This is content that is unimportant now, whether it is urgent or not. I would consider this as “C” content. The main reason that I’m keeping this content is because I think or know that it is going to be important at some point in the future.  I’ll need to address it, but just not now. I don’t want to push that content away indefinitely, but I also don’t want to think about it right now, either. I review this folder on Sundays when I plan out the new week.

My third file folder I create is a “Fun File”.

This is content that includes fun or entertaining things to do or think about. When I get a great email coupon for a bowling deal that would be fun for my family and me, it goes in here. If I see something hilarious on the Internet and I want to share it with my friends at some point, I put it in this folder. My logic is this: life can’t be all serious, so I allow some fun for myself and my family and friends. I review it occasionally – at least once a month.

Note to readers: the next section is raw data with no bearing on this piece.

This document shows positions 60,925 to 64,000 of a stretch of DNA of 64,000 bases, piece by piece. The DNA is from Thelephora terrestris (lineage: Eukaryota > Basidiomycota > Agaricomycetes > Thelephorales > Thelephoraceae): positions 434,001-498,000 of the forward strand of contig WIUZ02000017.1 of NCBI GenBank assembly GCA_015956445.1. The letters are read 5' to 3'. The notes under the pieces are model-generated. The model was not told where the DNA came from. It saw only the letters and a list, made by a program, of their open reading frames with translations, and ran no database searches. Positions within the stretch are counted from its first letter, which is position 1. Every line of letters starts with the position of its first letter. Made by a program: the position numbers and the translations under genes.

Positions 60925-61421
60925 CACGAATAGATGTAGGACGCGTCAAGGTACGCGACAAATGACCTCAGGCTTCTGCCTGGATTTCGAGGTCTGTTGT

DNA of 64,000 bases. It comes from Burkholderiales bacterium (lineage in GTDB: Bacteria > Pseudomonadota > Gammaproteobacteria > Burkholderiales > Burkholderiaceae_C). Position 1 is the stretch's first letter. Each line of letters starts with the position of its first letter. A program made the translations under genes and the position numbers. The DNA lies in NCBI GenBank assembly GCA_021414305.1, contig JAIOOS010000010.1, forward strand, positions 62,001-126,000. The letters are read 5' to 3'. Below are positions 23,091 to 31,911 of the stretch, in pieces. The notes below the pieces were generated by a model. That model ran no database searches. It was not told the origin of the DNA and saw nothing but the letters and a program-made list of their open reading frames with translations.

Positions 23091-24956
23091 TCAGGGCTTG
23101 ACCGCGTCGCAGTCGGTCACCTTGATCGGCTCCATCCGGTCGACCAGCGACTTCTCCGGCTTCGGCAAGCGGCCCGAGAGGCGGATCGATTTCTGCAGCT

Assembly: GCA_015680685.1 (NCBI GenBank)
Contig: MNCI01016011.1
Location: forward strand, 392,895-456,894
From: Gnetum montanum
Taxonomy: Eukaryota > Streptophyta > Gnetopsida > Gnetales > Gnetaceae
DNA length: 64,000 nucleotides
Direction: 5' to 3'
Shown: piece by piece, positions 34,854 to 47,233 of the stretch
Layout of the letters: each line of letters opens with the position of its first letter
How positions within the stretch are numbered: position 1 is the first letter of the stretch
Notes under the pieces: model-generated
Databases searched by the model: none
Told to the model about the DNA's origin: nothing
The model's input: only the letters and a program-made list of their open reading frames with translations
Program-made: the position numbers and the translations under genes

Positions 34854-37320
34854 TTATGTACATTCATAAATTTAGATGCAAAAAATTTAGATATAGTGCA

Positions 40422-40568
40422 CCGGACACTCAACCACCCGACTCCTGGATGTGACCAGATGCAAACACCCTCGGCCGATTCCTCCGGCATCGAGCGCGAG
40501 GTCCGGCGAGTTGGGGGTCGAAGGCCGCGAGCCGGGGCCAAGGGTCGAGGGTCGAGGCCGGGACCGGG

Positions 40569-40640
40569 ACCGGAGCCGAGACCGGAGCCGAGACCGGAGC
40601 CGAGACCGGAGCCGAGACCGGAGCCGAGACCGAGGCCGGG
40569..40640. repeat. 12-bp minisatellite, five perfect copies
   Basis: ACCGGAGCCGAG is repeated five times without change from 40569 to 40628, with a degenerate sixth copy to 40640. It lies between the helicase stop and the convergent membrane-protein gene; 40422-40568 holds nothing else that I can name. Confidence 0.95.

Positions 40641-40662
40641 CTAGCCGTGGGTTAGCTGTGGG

For emails that I want to keep indefinitely, I have a whole file system that is categorized by subject name. When I get an email that I don’t want to lose, I drag it to the corresponding email folder for that subject. Again, I don’t want to be thinking about anything, either consciously or subconsciously, that isn’t important.

When I review my email three times a day – in the morning, at noon, and at the end of the day – I work hard to move my emails into the right folders if possible.

In the morning, I may not be so diligent to address everything new that comes in my email box. In the evening, though, I really try to “clean up my desk” and get emails where they need to be. For me, I just like to have things sorted out and cleaned up so that I have things organized for the start of the next day.